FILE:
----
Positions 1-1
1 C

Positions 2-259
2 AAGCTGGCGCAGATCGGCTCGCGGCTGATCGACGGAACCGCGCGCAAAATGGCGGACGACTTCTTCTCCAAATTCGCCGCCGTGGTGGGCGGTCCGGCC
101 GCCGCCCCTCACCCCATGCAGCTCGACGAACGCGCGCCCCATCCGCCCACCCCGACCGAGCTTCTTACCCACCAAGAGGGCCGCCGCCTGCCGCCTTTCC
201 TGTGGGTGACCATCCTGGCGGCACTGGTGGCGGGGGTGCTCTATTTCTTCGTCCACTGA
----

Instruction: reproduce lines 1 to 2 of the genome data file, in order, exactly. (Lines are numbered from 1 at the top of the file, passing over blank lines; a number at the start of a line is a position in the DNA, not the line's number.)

Positions 1-1
1 C